Pros And Cons Of Living Wills

Do you have a living will?

If not, you need to know the pros and cons of living wills.

A living will, in essence, outlines the type of medical care you wish to include or exclude in the event that you become too ill to actually make an autonomous and informed decision.

The directives may consist of your desire not to be given cardiopulmonary resuscitation in case of a cardiac or respiratory arrest.

You may even indicate your request not to receive tube feeding. Then again, it would be a good idea to be informed of the pros and cons of living wills prior to actually drafting one.
Pros Of Living Wills

Since living wills are considered to be legal documents, they need to be signed in the attendance of witnesses. Some states in the U.S. even require the presence of a Notary Public during the signing session. The very obvious importance of making a living will lies in the fact that this legally binding piece of document sheds light on what you – as the patient – want to happen in case something bad occurs and you become too unwell to the point of incapacity.

The phrasing in a living will, however, is meant to be rather vague so as to encompass a wide array of circumstances. In spite of this degree of ambiguity, you would be surprised to know how difficult the situation would be if you did not have one. Needless to say, the apparent beneficiary of this legal document is none other than you – the owner/maker.

In the nonexistence of a living will, some states necessitate the appointment of a patient advocate – someone who would essentially perform the decision-making in behalf of the patient. This individual, also known as the surrogate, may be a spouse, a family member, or a significant and trusted person.

The situation may be a bit different if you have previously drafted your own living will. The indecisiveness in the air during family visits may be assuaged due to the fact that you have already summarized your wishes concerning life support and other health care measures.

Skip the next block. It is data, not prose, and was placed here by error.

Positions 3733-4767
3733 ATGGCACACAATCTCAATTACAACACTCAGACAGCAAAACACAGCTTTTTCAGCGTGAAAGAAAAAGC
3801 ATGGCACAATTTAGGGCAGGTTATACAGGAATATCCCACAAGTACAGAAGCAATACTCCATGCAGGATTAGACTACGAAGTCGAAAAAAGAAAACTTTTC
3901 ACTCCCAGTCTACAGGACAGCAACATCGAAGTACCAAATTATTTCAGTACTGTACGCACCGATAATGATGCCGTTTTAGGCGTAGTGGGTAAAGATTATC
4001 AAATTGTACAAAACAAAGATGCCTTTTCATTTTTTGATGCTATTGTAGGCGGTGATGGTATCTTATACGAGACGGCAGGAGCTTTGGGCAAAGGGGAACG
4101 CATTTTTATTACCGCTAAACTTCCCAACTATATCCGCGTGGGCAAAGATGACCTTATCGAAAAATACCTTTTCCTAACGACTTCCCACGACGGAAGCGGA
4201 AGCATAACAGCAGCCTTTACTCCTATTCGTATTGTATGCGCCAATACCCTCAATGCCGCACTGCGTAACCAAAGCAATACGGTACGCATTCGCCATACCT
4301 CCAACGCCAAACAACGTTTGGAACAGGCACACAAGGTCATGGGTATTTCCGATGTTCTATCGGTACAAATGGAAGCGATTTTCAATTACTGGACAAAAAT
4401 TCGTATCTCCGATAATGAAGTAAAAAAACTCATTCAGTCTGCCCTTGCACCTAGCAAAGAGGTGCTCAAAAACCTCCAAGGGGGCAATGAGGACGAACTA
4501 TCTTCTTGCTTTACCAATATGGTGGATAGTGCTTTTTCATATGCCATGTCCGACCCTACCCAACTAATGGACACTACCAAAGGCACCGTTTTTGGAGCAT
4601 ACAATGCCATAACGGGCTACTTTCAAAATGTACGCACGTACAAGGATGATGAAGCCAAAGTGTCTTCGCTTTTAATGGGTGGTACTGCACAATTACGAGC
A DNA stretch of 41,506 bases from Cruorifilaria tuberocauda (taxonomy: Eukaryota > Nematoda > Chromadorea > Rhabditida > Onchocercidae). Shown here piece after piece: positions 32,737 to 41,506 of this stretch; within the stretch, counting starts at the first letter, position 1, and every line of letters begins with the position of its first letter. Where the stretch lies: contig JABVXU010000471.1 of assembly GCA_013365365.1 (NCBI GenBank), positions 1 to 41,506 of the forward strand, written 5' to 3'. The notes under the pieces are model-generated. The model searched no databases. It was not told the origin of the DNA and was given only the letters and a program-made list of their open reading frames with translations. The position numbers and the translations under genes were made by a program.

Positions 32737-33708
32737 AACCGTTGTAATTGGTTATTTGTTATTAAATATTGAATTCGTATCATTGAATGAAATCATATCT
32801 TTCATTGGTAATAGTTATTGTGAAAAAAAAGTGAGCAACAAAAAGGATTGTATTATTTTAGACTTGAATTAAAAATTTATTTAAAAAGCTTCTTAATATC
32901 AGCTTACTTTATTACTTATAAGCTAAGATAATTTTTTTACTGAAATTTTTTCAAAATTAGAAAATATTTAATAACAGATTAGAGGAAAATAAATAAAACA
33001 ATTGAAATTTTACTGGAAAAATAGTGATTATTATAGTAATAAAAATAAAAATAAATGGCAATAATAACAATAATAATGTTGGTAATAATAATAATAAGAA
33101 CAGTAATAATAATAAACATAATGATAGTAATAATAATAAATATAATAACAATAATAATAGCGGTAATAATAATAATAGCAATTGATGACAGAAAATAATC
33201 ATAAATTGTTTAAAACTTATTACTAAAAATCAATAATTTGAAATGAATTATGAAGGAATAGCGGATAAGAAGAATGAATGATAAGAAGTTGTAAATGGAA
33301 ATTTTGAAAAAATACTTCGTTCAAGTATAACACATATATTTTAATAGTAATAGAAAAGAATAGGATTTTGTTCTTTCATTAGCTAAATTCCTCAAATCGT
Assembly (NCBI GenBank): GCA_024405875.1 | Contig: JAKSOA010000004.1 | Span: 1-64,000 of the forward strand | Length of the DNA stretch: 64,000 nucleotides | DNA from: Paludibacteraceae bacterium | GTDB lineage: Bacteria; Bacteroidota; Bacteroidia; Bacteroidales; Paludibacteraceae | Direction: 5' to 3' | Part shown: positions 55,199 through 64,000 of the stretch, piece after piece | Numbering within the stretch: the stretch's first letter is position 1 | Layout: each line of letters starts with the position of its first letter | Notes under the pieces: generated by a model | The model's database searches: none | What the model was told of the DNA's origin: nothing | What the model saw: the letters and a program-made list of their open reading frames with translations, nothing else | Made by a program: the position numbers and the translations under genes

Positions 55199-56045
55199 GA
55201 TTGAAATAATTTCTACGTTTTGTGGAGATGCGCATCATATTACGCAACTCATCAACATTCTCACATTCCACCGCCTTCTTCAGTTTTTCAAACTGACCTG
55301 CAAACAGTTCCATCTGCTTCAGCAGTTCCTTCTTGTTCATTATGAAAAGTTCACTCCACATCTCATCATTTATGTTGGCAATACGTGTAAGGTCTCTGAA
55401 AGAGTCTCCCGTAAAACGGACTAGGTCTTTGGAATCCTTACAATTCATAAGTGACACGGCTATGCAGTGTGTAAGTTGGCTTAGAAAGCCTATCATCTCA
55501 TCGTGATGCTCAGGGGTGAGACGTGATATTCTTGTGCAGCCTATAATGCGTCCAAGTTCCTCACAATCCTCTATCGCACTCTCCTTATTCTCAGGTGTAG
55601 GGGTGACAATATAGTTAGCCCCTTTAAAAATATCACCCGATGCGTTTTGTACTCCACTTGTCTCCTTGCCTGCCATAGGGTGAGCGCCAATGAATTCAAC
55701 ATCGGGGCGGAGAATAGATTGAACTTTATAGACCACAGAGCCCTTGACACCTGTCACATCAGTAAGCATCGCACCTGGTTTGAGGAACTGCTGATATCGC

In addition, it is never too early to make a living will. For as long as you have reached a legal age and have established the mental capacity to draw out one, then you can go ahead and specify your wishes for the health care provider to follow. Always remember the inevitability and unpredictability of life. It is definitely better to be geared up than to endure the consequences.

Cons Of Living Wills

The cons of living wills involve a certain number of limitations and conflicts. For instance, the vague use of terms may often lead to differing interpretations. You may perceive the directive of "no heroic measures" to encompass artificial nutrition, while a doctor may not view the phrase in that same light.

In addition, living wills only become active when a person is diagnosed of a terminal illness, or when he or she has become incapacitated. Accordingly, physicians may dispute about whether or not a patient's condition falls under any of these valid categories.

Without the required diagnosis, the individual may continue to receive medical treatment that would have been in contrast to the directive if it were to take effect. That is why a lot of people opt to be more specific in the use of words for their living wills.

The pros and cons of living wills should always be taken into account when making one. Remember that you will only be able to improve the draft after you have considered the negative aspects of the situation, as well as the possible ambiguities in the document. If you are uncertain about the pros and cons of living wills talk to other people who have them. Contact an attorney and make sure that you understand what you want in a living will.

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